Putting a heavy, flat rug under a drum kit is a common technique that drummers use to keep their drum kit and hardware from sliding around while playing. A rug can also help protect drum hardware and the floor underneath from friction related damage.

A Rug Helps Keep Your Drums In Place

Using a flat, heavy rug under your drum kit will give your drum hardware something to grip onto, which keeps stuff from sliding around while you are hammering away on the drums. If you were to put a drum kit on a flat, smooth surface, you’d notice that you’re drums and stands would start to slide around while playing, which is not ideal at all.

Most drum hardware that sits on the floor is designed to specifically grip onto carpeted surfaces to keep from moving around. Examples of this are the spurs on the front of a kick drum or kick pedal, or hook and loop (Velcro) materials on the bottom of pedals to keep them secured in place.

On my drum kit the kick drum has large spurs/spikes on the front that dig into the carpet to keep the kick drum from sliding forward. My double kick pedal has spurs on both the left and right pedals to keep them from moving. My hi-hat stand also has spurs on the front of the pedal as well as Velcro underneath to secure it to the carpet. That keeps those pieces in place while I’m playing, and effectively makes everything feel like it’s practically glued to the floor.

The benefit of using spurs and Velcro is that they don’t permanently attach to the rug. They can easily be removed from the rug when it’s time to pack it up.

Kick Drum Pedal Spurs on Drum Rug

Protect The Floor and Your Drum Hardware

If you’re setting up your drum kit on a nice hardwood or vinyl floor, the spurs and the bottoms of the stands could create wear and tear on the flooring materials if there’s nothing between the drum hardware and floor. If you’re setting up your drum kit on a rough concrete floor, like in a garage, the concrete could scrape the bottom of pedals or damage the tips of the spurs. It could even be possible to accidentally scrape up drums that are sitting on the ground during setup. A rug helps keep all those situations from causing damage by creating a protective layer between the drum kit and floor.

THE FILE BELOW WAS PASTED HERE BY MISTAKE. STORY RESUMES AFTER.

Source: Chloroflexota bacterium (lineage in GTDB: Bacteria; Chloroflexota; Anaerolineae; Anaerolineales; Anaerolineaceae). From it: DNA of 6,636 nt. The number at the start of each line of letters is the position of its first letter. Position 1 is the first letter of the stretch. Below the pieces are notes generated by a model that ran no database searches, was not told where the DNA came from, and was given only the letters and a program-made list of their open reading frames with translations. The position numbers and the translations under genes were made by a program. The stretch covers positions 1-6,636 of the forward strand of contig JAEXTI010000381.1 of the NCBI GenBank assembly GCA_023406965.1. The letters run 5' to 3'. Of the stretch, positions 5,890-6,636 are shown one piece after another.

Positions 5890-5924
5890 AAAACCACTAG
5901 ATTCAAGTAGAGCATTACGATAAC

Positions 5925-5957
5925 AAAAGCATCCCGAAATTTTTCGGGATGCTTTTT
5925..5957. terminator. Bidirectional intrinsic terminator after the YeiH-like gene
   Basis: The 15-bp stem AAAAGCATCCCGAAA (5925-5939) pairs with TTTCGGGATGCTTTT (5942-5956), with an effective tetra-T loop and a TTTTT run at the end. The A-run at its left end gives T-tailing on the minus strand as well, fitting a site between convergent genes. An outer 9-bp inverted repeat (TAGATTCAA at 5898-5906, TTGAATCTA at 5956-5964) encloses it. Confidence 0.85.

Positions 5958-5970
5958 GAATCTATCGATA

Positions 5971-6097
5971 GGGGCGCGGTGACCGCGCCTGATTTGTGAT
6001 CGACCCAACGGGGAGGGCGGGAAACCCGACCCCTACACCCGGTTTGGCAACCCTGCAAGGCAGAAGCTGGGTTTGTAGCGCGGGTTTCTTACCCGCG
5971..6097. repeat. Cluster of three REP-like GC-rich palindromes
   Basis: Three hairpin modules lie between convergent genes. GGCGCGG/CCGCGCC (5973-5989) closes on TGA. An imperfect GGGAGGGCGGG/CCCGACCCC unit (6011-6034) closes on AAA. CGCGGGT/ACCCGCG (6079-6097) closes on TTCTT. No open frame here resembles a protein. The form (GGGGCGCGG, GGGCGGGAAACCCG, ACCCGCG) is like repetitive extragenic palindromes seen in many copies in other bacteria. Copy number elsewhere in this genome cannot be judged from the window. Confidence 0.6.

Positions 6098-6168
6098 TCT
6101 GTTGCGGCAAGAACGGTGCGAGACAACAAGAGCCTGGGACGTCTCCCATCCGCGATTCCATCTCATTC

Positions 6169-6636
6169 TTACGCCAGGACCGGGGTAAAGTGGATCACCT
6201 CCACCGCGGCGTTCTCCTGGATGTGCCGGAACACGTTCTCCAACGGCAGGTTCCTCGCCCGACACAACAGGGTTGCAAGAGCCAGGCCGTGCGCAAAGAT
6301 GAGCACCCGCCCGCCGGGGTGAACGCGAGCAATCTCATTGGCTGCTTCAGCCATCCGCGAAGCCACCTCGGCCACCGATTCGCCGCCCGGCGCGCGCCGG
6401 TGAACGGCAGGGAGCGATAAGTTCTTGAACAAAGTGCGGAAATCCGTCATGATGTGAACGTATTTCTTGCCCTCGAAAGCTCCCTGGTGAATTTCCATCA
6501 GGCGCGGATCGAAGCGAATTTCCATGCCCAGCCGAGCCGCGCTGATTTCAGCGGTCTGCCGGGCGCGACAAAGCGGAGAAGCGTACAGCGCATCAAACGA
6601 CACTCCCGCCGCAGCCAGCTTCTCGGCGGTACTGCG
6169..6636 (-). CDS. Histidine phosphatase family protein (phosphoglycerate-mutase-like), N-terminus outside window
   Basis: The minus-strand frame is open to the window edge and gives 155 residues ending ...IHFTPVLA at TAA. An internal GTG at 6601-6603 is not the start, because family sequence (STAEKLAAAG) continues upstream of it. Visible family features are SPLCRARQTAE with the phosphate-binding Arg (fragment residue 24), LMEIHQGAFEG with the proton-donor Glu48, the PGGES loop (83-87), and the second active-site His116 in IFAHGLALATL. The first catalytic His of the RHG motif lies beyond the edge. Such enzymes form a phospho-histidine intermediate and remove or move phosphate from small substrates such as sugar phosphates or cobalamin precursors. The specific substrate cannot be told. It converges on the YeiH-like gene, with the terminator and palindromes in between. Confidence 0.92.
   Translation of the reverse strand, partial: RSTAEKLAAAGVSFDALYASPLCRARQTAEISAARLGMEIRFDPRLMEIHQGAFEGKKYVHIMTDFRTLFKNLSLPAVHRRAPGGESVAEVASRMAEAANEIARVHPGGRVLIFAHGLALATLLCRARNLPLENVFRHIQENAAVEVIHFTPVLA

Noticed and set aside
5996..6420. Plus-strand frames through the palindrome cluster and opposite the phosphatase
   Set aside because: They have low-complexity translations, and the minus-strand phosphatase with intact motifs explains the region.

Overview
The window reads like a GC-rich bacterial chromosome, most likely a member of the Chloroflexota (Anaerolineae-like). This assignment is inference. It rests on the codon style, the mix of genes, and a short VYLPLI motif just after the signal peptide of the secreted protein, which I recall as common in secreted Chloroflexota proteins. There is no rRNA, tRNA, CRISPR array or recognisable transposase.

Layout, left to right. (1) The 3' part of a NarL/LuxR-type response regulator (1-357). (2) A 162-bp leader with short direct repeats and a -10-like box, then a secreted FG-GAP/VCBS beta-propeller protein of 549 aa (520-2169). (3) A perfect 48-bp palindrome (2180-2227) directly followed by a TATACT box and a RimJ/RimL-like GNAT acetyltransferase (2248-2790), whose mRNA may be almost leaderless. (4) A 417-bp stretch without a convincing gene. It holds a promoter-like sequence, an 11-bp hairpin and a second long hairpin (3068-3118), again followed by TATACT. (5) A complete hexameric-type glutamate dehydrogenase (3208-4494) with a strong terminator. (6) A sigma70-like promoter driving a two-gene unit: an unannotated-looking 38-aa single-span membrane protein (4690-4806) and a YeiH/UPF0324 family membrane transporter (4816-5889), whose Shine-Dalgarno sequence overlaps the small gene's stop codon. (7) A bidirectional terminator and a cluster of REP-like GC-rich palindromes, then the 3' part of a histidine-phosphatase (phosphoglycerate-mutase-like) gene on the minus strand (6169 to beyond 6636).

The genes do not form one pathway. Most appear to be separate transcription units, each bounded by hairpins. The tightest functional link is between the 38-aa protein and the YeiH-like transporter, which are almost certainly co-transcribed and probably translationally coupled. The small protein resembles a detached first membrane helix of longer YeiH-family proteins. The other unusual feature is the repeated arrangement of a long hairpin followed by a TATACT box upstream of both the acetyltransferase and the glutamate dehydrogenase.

Kick Drum Pedal Tape Mark on Drum Rug
Kick Drum Spur on Drum Rug

Positional Markings on the Rug Make It Easier to Set Up Your Drum Kit Consistently

Another nice benefit of using the same rug consistently with your drum kit is that you can use tape to mark where you like to position your hardware such as stands, the kick pedals and the kick drum. This helps to quickly and consistently setup a drum kit the same way each time it’s moved to a new location.

This technique can be invaluable to drummers who move their kit around a lot for gigs or otherwise. Being able to take the guesswork out of positioning your stands and hardware each time you setup the kit can be a huge plus when you’re rushing to get setup on stage quickly. I’m kind of picky about how I position my pedals, so this helps me know I’m getting it right every time I setup.

Personally, I like to use duct tape to mark on my drum rug where the double kick pedals go, where the hi-hat stand goes and where the kick drum sits. By just marking the location of those three, I can get my kit configured nearly the same every time when I’m moving it on stage or to a different practice spot.

If you use a drum rug this way, the rug pretty much becomes a permanent part of your drum kit, just like any of the other hardware.

Drum Rug Close Up

The Best Type of Rug for a Drum Kit

As far as the type of rug, I find that heavy, flat rugs that don’t bunch up work best for drums. Berber style rugs with a low pile have worked the best for me. The lower the pile the better. You’ll probably want to avoid the soft, spongy feel of a thicker pile carpet.

Good examples of Berber rugs that work well for drums are entry-way rugs or area rugs. I’ve used entry rugs, the type with rubber on the bottom that you see in schools and office buildings, and they are nice since they are heavy and lay flat but they can be heavier to transport. I’m currently using a cheap 4×8, low pile area rug that I picked up from Walmart, and it works perfectly as a compact drum rug. It’s light enough when rolled up and I can easily haul it around. It’s also stiff and flat on the floor so it doesn’t bunch up when used, and it works well with both spurs and Velcro on my drum hardware.